Developed during the heyday of the telegraph, the Lineman’s splice is designed for connections that will be under tension. It is commonly claimed that, properly made, a Lineman’s splice is stronger than the wires of which it is composed. In any case, it is a time-proven method, and, coolest of all, one of NASA’s Required Workmanship Standards. To wit, in a NASA-approved Lineman’s splice:
- The conductors shall be pre-tinned.
- There shall be at least 3 turns around each conductor and the wraps shall be tight with no gaps between adjacent turns.
- The wraps shall not overlap and the ends of the wrap shall be trimmed flush prior to soldering to prevent protruding ends.
- Conductors shall not overlap the insulation of the other wire.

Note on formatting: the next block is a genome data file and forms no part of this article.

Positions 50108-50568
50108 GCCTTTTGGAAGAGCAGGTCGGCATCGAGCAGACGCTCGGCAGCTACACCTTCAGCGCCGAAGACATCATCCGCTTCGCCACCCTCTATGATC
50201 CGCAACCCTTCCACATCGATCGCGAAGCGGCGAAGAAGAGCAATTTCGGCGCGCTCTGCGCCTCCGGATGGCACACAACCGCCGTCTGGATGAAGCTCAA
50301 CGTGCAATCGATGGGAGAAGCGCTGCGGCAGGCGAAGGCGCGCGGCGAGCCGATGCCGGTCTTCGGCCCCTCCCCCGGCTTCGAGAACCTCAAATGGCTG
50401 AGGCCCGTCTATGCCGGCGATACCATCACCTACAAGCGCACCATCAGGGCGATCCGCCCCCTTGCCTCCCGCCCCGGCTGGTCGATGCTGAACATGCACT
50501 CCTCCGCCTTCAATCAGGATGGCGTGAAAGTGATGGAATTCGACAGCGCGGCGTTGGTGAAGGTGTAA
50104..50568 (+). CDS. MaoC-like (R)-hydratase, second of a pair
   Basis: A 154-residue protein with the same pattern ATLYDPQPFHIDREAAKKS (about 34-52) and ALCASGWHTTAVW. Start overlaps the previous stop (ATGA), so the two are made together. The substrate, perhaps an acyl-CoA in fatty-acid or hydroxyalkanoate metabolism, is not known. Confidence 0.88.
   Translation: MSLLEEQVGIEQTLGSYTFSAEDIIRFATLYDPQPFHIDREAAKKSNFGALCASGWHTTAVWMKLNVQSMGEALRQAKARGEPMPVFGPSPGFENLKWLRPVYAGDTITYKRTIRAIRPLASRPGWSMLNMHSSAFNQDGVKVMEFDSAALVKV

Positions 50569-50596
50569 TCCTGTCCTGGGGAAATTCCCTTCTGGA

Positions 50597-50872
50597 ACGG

Though the Lineman’s splice was originally used without solder, today soldering is common. And NASA insists on it:
- Solder shall wet all elements of the connection.
- The solder shall fillet between connection elements over the complete periphery
of the connection.
This material comes from page 84 of NASA-STD 8739.4 (PDF), which is a great reference if you’re interested in best practices for interconnecting cables and wires.
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